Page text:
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Does anyone have a simple example that explains why one would want to use an Oracle instead of trigger ?

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4 Answers 4

up vote 7 down vote accepted

There are a few different scenarios I've seen

1) You build a system with an initial data model and provide a set of views for the applications to query that are just 1:1 mappings with the tables. In the future, if you decide that you need to alter the data model and break one table up into two different tables, you can do so without affecting any existing applications by keeping the view layer unchanged. But in order to keep things transparent to the applications, you have to continue to allow inserts on the view that cause inserts into two (or more) different tables, you need an INSTEAD OF trigger.

2) A variation on #1 where your applications start out just hitting tables directly. When you want to refactor a table definition without affecting existing applications, you rename the table (T becomes T_OLD), new tables are created, and a view called T is created with an INSTEAD OF trigger. This has the same effect-- it allows you to change the table declarations without requiring application changes.

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Justin has nailed the two main cases but there a couple of other uses.

One is where the table contains a historical trail of its data as well as the current version. Here we would want to build a view over the table (for instance to control which version is displayed) with an INSTEAD OF UPDATE trigger which updates the current record to be old and then applies the changes as an insert creating a new current record. There are variations on this theme; for instance, we can implement a policy of logical deletion by using an INSTEAD OF DELETE trigger to execute an update (setting a DELETED_FLAG column).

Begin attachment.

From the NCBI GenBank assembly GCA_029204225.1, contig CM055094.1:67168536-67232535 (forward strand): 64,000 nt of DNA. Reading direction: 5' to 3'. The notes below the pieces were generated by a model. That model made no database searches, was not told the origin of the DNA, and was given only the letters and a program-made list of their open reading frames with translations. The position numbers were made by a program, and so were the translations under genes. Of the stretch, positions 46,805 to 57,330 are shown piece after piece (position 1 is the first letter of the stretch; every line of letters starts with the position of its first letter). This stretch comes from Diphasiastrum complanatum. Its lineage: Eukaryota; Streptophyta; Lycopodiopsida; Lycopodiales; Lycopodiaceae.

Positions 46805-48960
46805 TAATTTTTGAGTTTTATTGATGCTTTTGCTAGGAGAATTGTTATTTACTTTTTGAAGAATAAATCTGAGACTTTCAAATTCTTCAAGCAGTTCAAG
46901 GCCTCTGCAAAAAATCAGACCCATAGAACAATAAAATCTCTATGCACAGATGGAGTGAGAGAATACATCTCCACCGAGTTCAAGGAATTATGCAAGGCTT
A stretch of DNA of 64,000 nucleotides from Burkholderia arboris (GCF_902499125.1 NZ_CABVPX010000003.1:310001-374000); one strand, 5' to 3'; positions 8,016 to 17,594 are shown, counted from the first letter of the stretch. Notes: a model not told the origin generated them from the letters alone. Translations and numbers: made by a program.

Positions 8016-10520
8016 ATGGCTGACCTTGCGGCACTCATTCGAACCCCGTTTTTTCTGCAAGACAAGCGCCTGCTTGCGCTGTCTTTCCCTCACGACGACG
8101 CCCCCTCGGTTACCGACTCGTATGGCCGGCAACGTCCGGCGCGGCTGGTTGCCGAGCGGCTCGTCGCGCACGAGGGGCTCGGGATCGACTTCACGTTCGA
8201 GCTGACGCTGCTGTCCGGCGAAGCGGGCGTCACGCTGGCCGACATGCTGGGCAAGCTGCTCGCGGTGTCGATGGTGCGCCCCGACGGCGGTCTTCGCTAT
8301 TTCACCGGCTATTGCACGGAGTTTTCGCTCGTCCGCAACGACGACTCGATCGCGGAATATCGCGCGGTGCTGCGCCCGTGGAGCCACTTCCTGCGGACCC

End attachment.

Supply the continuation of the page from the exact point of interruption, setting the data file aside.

Another scenario is when the application requires us to maintain two copies of some data - a master table and a local table. We would use an updateable view to select from the appropriate table and an INSTEAD OF trigger to decide which table to apply DML to.

These are not glorious examples of how to design a good, sound data model. But they are the sorts of kludges we occasionally find ourselves having to implement.

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Thank you for taking the time to answer my question APC. –  caddis Sep 3 '09 at 20:58

The docs say they're for modifying views.

So if you create a view that's a JOIN of two tables, and you try to execute an INSERT statement on the VIEW, you can write an INSTEAD OF trigger that modifies the two underlying tables appropriately instead.

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Another model, which I've seen used very successfully, is when the application architecture wants to insulate the database design from the front end. And they want to do that on the database side, rather than through an object-relational framework.

For example, if you want to make the job of the front-end developer very easy, you can build a view for each front end page (or set of pages). Then use instead-of triggers to deal with the mapping back to the underlying tables.

Of course, it helps to have solid database developers who understand how Oracle works.

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Thank you Jim for sharing this use of Instead of Triggers. –  caddis Sep 3 '09 at 21:01

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